There are relatively few times in life when it’s possible to switch off your mind and enter a trance-like state without going out of your way to do so; but sitting in a classroom for a period (or better yet, a double period) of whatever subject it is that engages you least is one of those times. When the conditions are right – a sleepy winter afternoon in an overly warm room maybe, with darkness and heavy rain or snow outside and the classroom lights yellow and warm, the smell of damp coats hung over radiators and a particularly boring teacher – the effect can be very little short of hypnotic. The subject will be a matter of taste, for me the obvious one I detested was Maths, but I think that something like Geography or ‘Modern Studies’ (strangely vague subject name), where I wasn’t concerned so much with not understanding and/or hating it, would be the optimum ‘trance class’.
There’s nothing like school for making you examine the apparently stable nature of time; if, as logic (and the clock) states, the 60 or so minutes of hearing about ‘scarp-and-vale topography’ really was about the same length of time as our always-too-short lunch hour, or even as was spent running around the rugby pitch, then clearly logic isn’t everything, as far as the perception of human experience is concerned.
But it would not be true to say that I did nothing during these long, barren stretches of unleavened non-learning. Mostly, I doodled on my school books. Sometimes this was a conscious act, like the altering of maps with tippex to create fun new supercontinents, or the inevitable (in fact, almost ritualistic, after 7 years of Primary school) amending of the fire safety rules that were printed on the back of every jotter produced by The Fife Regional Council Education Committee. Often these were just nonsensical, but even so, favourite patterns emerged. I had a soft spot for “ire! ire! ire! anger! anger! anger!” (in the interests of transparency I should probably point out that I was almost certainly unaware at the time that ire means anger), and the more abstract “fir! fir fir! Dang! Dang! Dang!” (see?), but some things like ‘Remember Eire hunts – Eire kills’ were fairly universal. But also, there was the whiling (or willing) away of time by just doodling, in margins, on covers, or if the books didn’t have to be handed in at the end of the class, just anywhere; band logos and Eddies* and cartoon characters. Later, towards the end of my high school career, there’s a particularly detailed and baroque drawing of a train going over a bridge (something I wouldn’t have had much patience for drawing in an actual art class) which immediately summons up the vivid memory of a particularly long Geography class, and even which pen – a fine felt tip I liked but couldn’t write neatly with** – that I drew it with.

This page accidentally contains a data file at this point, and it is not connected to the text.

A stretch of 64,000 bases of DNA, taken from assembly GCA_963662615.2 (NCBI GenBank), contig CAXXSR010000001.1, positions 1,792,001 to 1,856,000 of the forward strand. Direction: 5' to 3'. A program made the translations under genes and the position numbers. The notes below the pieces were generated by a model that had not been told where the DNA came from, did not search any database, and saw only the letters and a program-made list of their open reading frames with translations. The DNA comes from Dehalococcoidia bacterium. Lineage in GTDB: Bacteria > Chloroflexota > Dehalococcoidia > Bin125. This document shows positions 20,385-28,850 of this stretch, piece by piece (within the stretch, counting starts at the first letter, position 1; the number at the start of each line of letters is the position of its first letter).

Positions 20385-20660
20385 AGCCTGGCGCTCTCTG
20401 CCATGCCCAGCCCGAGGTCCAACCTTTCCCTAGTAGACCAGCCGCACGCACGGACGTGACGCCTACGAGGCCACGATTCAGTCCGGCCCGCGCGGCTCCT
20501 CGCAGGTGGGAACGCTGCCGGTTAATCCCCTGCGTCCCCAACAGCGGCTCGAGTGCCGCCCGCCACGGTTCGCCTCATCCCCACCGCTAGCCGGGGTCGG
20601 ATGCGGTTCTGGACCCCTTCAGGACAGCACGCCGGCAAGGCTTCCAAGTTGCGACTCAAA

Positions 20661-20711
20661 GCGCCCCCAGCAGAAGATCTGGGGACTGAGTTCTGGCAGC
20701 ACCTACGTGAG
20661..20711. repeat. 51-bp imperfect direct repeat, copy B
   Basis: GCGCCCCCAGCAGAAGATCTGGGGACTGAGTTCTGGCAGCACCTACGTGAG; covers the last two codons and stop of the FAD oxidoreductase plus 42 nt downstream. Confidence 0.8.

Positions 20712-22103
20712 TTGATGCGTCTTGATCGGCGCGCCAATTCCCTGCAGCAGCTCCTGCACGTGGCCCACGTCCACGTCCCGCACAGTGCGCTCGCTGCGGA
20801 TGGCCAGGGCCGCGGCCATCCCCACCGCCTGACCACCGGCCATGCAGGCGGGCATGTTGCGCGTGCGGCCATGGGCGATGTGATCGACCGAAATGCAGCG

*Eddie = ‘Eddie the head’, Iron Maiden’s beloved zombie mascot, created – and painted best – by Derek Riggs
**i.e. ‘I wrote even less neatly than usual with’
If I could recall the things I was supposed to learn in classes this well I would have done much better at school. But the point of doodling is that it’s whatever it is your hand draws when your brain isn’t engaged; or, as André Breton put it, drawings that are ‘dictated by thought, in the absence of any control exercised by reason, exempt from any aesthetic or moral concern.’*
This is in fact from his definition of what surrealism is; ‘psychic automatism in its pure state’ and later, in The Automatic Message (1933) Breton went further, influenced by his reading of Freud, specifically referencing what would later become known as art brut or ‘outsider art’ – drawings by the mentally ill, visionaries, mediums and children – as ‘surrealist automatism’. Although it might seem to – well, it definitely does – give too much dignity and importance to the time-wasting scrawls of teenagers to consider them anything but ephemeral, the strange faces, swords, cubes, eyes, tornadoes and goats that littered my school books aged 12-14 or so do seem to preserve, not just the kind of pantheon almost every child/teenager has – made up of favourite bands, TV shows, cartoon characters etc – but a kind of landscape of enigmatic symbolism that comes from who-knows-where and perhaps represents nothing more than the imagination crying for help from the heart of a particularly stimulus-free desert. But in the end, that’s still something.
*André Breton, Manifesto of Surrealism 1924, published in Manifestoes of Surrealism, Ann Arbor paperbacks, tr. Richard Seaver and Helen R. Lane, 1972, p.26